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In the continuing debate on container weights, the ITF has responded to news from Lloyds Register that new stacking methodology could see up to 10% more cargo on some larger ships, saying that until container weights are correctly measured it is impossible to ensure safety.

“Even if a ship can add 10% weight capacity onboard, it is meaningless if there is still a sizable percentage of the container weights misdeclared. Ships of 4,000 teu to the latest 16,000 teu all have the same problem of stability if containers are not situated at the correct place on the ship due to a misdeclaration,” explained Albet Le Monnier, former vice president of the ILWU in Canada and ITF port safety representative at the ILO and IMO.

Mr Le Monnier also hit back at Fiata’s position on container weighing – that it is “less inclined to accept such as issue to be on the legislative agenda” – saying it was “absurd”.

“To leave this on a voluntary basis is absurd. That’s the status quo as it is. Under Solas [Safety of Life at Sea], the shipper is only required to declare the weight of the container, and look at the problem of misdeclaration we’re experiencing. As rule, self regulation has a very poor record.”

At a recent seminar on the topic, covered by The Loadstar, it became clear that each party in the supply chain felt the responsibility for weighing containers should be shared – or passed on altogether. Hauliers needed the shipper to correctly identify the weight, while terminal operators pointed out that the sheer number of containers arriving at a terminal made it extremely difficult to weight them there.

But Mr Le Monnier told The Loadstar that the ITF believes container terminals are the best place.

“The ITF’s solution to the problem is for the container to be weighed independently from the agent that made the weight declaration, which could be the shipper, the consignor or the consolidator. Roadside weigh bridges can be reliable if they’re on the route, are open and the haulier is not hauling two 20ft containers. The most practical place is at the port terminal facility, because it has the equipment, weigh bridge and lifting equipment scales, and is at the centre of the multi-modal interface.”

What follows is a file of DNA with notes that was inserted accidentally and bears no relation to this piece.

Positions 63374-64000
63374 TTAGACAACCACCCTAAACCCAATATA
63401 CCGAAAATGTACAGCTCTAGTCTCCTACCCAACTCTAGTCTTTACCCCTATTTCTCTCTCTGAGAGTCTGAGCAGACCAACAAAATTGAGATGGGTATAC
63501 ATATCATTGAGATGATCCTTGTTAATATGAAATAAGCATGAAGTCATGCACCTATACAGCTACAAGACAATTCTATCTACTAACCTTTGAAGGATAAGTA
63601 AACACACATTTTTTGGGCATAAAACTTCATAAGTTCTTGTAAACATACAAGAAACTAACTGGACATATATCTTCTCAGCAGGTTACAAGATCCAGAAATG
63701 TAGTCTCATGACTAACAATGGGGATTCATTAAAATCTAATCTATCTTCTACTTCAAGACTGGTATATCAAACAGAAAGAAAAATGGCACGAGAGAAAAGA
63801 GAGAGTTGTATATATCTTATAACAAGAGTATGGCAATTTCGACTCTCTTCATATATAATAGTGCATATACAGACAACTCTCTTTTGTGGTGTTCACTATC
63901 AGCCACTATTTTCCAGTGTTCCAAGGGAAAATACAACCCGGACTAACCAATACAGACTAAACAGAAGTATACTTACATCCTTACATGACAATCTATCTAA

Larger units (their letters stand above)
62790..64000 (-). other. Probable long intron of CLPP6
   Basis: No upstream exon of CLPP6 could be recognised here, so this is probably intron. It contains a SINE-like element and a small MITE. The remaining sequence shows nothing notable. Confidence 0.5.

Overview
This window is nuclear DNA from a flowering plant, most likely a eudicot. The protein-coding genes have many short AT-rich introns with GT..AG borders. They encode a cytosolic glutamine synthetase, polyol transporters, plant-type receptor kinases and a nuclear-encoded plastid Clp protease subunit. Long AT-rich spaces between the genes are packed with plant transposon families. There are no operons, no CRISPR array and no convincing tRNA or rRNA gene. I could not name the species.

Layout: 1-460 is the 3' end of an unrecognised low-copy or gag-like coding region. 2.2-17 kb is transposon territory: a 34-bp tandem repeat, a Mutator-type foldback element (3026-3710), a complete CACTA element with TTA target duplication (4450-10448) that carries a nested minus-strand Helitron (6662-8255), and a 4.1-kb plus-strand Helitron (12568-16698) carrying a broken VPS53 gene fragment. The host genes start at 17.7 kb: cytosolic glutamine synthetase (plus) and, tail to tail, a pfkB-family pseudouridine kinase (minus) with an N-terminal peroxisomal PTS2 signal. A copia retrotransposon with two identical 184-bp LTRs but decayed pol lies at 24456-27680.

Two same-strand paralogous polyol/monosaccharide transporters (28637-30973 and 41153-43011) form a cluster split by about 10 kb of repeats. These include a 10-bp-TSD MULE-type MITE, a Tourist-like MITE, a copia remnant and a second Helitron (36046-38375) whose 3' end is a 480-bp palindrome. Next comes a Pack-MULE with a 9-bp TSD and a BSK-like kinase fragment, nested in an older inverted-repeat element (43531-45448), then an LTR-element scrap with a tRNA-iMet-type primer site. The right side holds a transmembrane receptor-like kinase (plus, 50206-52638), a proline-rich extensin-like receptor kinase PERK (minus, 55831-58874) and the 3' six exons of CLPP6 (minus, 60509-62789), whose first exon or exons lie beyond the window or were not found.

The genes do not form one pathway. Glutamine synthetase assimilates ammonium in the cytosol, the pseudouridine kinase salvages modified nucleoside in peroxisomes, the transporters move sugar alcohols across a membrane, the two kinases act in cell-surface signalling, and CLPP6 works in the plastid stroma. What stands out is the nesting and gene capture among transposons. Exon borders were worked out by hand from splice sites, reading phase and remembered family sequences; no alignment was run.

He added that because there is already an existing commercial relationship between the terminal and the shipping line, it would be simple for the lines to pay the terminal. “In turn, the carrier will charge the shipper for the verification. Ultimately the cost will be in the consumer price, but hardly noticeable.”

Mr Le Monnier derided a recent idea, out of Germany, that the packer weighs the packages before loading. “ITF and many others felt that this didn’t really constitute a valid verification process, and was essentially status quo.”

He also rejected the idea of implementing any regulation too soon. “What is important is to get it right. Container weights have gone on misdeclared for years. To wait one or two more years won’t make a difference if the remedy adopted isn’t effective.”

A Correspondence Group has been formed to examine the issue and work out the container weights amendment to Solas rejection. It is due to report back to the IMO by June 2013, for deliberation in September.

Meanwhile, Lloyds Register has announced a “breakthrough” in container ship capacity. New research and methodology has shown that stacking weights differently would allow ships to carry more cargo. The group claims that in an 18,000 teu ship weights could rise by as much as 10%, news welcomed by the shipping lines.

“These results indicate clearly that we will be able to allow much higher cargo weights and enable more operational flexibility – and to do this in safety,” said Tom Boardley, marine director. “The potential in cargo increase is considerable.

“Clearly there has been scepticism over many ship efficiency claims and much of the problem comes down to lack of common approaches to measurement, so you end up comparing apples with oranges. But the work that we have been doing in examining the forces involved in container stacks is throwing up some really interesting and innovative results.”

However, he added: “In some locations, in some designs, you may have to reduce container weights. But having satisfied ourselves the risks are managed there are big benefits in overall carrying capacity.”

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